Researchers at the University of Colorado Boulder have converted the human body into a biological battery that can drive electronics. They have developed a low-cost wearable device that generates power from a user’s body heat.
This innovative device is made up of a stretchy material called polyimine. It can be worn with any accessory that touches the skin like a ring or bracelet.
The device works by tapping the difference between a wearer’s natural body heat and ambient air. The device converts it into electricity using thermoelectric generators.
This eco-friendly device can generate one volt of energy for every square centimeter of skin it covers. According to the researchers, the power generated is enough to power electronics like watches and a heart monitor for runners. The device costs less than $10.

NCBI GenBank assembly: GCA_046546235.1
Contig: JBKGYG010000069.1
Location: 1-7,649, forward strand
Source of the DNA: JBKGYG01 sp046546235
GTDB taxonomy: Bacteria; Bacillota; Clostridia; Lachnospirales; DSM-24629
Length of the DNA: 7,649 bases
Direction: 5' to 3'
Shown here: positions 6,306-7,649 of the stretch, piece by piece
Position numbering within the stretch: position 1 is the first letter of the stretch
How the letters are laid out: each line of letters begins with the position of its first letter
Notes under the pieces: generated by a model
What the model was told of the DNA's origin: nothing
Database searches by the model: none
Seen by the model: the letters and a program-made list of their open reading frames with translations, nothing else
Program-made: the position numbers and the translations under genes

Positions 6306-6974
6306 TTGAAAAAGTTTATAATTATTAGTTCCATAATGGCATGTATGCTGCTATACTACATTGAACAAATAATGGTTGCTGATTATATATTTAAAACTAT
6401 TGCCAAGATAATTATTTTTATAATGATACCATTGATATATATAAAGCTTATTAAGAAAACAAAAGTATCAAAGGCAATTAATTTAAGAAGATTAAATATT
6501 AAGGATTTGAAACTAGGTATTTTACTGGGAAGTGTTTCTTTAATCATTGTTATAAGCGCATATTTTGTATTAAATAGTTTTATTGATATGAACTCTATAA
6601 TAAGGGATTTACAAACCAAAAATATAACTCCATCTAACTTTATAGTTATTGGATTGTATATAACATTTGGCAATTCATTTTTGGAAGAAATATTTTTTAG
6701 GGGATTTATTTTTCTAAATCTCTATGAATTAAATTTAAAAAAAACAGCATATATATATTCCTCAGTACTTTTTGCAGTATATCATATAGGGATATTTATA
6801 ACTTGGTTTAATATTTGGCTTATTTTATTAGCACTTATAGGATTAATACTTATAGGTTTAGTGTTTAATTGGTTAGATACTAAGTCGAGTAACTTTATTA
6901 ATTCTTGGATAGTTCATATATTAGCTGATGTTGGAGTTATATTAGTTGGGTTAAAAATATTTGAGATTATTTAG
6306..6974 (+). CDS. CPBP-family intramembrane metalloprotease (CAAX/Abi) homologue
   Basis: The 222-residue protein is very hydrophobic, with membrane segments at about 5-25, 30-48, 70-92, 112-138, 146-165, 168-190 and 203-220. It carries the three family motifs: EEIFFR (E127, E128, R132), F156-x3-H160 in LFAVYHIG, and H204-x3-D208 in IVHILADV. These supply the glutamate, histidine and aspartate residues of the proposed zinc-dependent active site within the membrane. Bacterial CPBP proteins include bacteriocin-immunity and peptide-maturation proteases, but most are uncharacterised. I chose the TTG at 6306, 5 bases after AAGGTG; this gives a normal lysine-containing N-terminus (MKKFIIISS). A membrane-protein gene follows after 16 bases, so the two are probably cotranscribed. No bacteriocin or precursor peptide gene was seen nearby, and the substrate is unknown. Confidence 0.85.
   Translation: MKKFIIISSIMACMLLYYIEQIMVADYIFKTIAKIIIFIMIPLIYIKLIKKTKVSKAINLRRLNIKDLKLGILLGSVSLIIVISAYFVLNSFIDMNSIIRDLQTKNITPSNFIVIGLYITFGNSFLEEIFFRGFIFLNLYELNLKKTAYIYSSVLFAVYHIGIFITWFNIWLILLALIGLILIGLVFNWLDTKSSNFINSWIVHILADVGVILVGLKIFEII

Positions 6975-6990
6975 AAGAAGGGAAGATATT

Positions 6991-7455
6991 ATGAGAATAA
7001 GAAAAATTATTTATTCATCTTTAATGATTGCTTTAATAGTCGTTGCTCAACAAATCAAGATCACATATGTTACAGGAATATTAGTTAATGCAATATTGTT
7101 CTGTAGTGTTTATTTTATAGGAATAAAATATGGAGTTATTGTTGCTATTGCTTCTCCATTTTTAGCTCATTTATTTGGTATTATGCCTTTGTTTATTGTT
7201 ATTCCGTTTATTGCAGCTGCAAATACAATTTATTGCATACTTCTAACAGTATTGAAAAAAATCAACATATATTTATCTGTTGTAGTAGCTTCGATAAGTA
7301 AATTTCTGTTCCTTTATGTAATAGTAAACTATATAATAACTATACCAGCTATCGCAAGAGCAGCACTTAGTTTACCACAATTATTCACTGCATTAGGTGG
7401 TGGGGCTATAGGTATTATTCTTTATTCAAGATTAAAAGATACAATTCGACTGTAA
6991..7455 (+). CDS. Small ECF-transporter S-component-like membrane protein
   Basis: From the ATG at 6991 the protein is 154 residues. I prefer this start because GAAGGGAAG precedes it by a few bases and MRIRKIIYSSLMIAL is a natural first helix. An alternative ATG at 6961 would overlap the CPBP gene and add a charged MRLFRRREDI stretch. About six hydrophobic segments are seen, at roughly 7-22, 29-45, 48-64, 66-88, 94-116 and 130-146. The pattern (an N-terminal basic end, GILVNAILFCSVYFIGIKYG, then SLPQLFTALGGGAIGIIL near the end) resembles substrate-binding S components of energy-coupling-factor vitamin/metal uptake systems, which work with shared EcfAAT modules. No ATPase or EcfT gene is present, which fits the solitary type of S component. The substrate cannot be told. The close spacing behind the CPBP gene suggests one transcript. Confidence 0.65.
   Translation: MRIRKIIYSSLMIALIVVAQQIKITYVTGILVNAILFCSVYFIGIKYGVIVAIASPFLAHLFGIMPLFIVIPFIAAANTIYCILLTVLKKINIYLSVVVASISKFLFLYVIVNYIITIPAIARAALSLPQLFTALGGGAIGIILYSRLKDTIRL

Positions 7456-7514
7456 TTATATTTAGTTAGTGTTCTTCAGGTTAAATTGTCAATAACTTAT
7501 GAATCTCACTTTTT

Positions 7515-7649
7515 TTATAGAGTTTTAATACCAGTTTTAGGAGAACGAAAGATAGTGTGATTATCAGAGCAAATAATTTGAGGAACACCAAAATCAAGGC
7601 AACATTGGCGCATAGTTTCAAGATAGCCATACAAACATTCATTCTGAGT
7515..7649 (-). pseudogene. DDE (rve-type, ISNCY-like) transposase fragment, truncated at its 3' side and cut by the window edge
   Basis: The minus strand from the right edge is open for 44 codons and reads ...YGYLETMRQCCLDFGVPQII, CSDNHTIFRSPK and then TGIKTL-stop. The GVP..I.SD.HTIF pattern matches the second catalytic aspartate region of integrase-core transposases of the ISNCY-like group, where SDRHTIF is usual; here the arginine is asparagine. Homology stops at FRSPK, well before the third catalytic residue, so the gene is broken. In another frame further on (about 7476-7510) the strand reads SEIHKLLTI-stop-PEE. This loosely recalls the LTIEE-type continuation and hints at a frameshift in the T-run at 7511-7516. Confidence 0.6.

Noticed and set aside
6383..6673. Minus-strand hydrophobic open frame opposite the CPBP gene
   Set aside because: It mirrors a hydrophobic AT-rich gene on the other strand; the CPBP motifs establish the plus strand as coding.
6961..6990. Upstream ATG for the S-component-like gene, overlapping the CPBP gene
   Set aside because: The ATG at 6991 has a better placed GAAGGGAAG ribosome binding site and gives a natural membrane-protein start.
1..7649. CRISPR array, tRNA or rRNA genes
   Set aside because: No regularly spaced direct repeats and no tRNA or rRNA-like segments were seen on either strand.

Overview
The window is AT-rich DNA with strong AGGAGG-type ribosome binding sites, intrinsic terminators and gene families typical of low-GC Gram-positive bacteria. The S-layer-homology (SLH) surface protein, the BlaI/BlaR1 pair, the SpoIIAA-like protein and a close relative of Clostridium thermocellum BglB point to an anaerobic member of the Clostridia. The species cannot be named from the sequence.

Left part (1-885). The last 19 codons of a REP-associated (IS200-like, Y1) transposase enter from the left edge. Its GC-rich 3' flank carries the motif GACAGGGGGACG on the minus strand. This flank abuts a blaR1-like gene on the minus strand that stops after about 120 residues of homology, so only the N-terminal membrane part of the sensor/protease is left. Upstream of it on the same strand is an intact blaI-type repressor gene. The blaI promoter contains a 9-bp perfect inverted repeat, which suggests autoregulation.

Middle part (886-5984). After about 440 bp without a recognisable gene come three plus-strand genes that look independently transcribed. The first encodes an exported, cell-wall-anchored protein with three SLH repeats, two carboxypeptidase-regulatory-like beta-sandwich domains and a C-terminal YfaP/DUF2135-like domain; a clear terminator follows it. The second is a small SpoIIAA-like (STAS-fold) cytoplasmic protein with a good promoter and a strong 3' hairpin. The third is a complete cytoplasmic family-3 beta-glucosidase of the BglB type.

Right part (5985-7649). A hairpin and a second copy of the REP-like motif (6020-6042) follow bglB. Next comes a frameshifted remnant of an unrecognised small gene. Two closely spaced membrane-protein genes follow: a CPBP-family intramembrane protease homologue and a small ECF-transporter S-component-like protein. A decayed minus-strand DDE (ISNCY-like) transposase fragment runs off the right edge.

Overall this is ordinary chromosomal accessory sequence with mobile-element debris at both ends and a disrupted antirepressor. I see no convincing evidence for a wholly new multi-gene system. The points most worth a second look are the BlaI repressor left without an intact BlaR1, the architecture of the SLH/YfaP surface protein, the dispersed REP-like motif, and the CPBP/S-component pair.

Although, scientists have experimented with similar thermoelectric wearable devices earlier also. But this one is stretchy, can heal itself when damaged, and is fully recyclable.
“If your device tears, for example, you can pinch together the broken ends, and they’ll seal back up in just a few minutes,” researchers stated. “And when you’re done with the device, you can dunk it into a special solution that will separate out the electronic components and dissolve the polyimine base—each and every one of those ingredients can then be reused.”